Delivery of plasmid DNA to articular chondrocytes via novel collagen-glycosaminoglycan matrices

R. E. Samuel, C. R. Lee, S. C. Ghivizzani, C. H. Evans, I. V. Yannas, B. R. Olsen, Myron Spector

Research output: Contribution to journalArticlepeer-review

62 Scopus citations


Our primary objective was to fabricate a porous gene-supplemented collagen-glycosaminoglycan (GSCG) matrix for sustained delivery (over a period of several weeks) of plasmid DNA to articular chondrocytes when implanted into cartilage lesions. The specific aims of this in vitro study were to determine the release kinetics profiles of plasmid DNA from the GSCG matrices, and to determine the ability of the released plasmid DNA to transfect adult canine articular chondrocytes. In particular, we evaluated the effects of two variables, cross-linking treatment and the pH at which the DNA was incorporated into the matrices, on the amount of the plasmid DNA that remained bound to the GSCG matrices after passive (nonenzymatic) leaching and on the expression of a reporter gene in articular chondrocytes grown in the GSCG matrices. Collagen-glycosaminoglycan matrices were synthesized without cross-linking, and by three cross-linking treatments: dehydrothermal (DHT) treatment, 1-ethyl-3-(3-dimethyl aminopropyl) carbodiimide (EDC) treatment, and exposure to ultraviolet (UV) radiation. The plasmid DNA was incorporated into the collagen-glycosaminoglycan matrices in solutions at pH 2.5 or 7.5. Transmission electron microscopy studies revealed plasmid DNA bound to the walls of the porous GSCG matrices. In general, the GSCG matrices fabricated at pH 2.5 retained a larger fraction of the initial DNA load after 28 days of incubation in Tris-EDTA buffer. The passive, solvent-mediated release of the plasmid DNA from the GSCG matrices showed a biphasic pattern consisting of a faster, early release rate over the initial 8 hr of leaching followed by a slower, late release rate that was relatively constant over the subsequent 28 days of leaching. Electrophoretic analyses revealed that the plasmid DNA released from the GSCG matrices fabricated at pH 2.5 had been linearized and/or degraded; whereas the plasmid DNA leached from the GSCG matrices prepared with a DNA solution at pH 7.5 was primarily supercoiled and linear. Plasmid DNA released from all GSCG matrix formulations was able to generate luciferase reporter gene expression in monolayer-cultured chondrocytes transfected with the aid of a commercial lipid reagent, and in chondrocytes cultured in the GSCG matrices without the aid of a supplemental transfection reagent. Luciferase expression in chondrocyte-seeded GSCG constructs was evident throughout the culture period (28 days), with the EDC and UV cross-linked matrices prepared at pH 7.5 providing the highest transgene expression levels. We conclude that released plasmid DNA continually trans-fected canine articular chondrocytes seeded into GSCG matrices in vitro for a 4-week period as evidenced by luciferase reporter gene expression. Thus, GSCG matrices can be fabricated to provide sustained release of plasmid DNA carrying a potential therapeutic gene.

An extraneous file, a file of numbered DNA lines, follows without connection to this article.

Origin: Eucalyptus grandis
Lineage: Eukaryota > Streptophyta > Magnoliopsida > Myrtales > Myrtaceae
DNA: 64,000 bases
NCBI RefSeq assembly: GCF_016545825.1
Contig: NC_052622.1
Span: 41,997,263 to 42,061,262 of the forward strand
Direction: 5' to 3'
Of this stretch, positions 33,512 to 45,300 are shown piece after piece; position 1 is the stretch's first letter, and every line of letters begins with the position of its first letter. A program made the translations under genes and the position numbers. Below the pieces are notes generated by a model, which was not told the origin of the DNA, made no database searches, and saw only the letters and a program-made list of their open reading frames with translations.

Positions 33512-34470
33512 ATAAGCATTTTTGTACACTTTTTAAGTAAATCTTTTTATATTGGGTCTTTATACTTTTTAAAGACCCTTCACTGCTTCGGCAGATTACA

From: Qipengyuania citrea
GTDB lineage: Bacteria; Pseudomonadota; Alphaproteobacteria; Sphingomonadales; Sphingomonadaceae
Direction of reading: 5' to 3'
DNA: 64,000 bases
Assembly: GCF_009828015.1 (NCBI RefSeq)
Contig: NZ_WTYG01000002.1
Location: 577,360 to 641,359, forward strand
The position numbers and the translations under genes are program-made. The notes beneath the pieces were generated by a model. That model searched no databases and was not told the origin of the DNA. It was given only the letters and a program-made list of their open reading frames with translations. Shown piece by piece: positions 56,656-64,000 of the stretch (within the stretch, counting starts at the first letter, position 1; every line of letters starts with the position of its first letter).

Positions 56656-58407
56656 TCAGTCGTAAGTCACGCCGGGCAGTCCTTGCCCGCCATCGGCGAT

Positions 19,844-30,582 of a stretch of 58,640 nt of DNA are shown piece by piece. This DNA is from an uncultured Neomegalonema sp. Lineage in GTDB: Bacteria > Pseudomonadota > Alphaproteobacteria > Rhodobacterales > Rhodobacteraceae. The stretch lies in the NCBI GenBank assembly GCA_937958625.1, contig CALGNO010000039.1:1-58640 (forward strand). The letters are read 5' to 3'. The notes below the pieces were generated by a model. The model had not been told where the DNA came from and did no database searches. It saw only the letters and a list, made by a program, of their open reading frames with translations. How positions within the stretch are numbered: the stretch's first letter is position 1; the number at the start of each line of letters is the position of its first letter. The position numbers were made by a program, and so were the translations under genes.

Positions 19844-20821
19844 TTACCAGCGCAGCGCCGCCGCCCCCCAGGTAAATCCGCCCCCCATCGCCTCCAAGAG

Original languageEnglish (US)
Pages (from-to)791-802
Number of pages12
JournalHuman gene therapy
Issue number7
StatePublished - May 1 2002

ASJC Scopus subject areas

  • Molecular Medicine
  • Molecular Biology
  • Genetics


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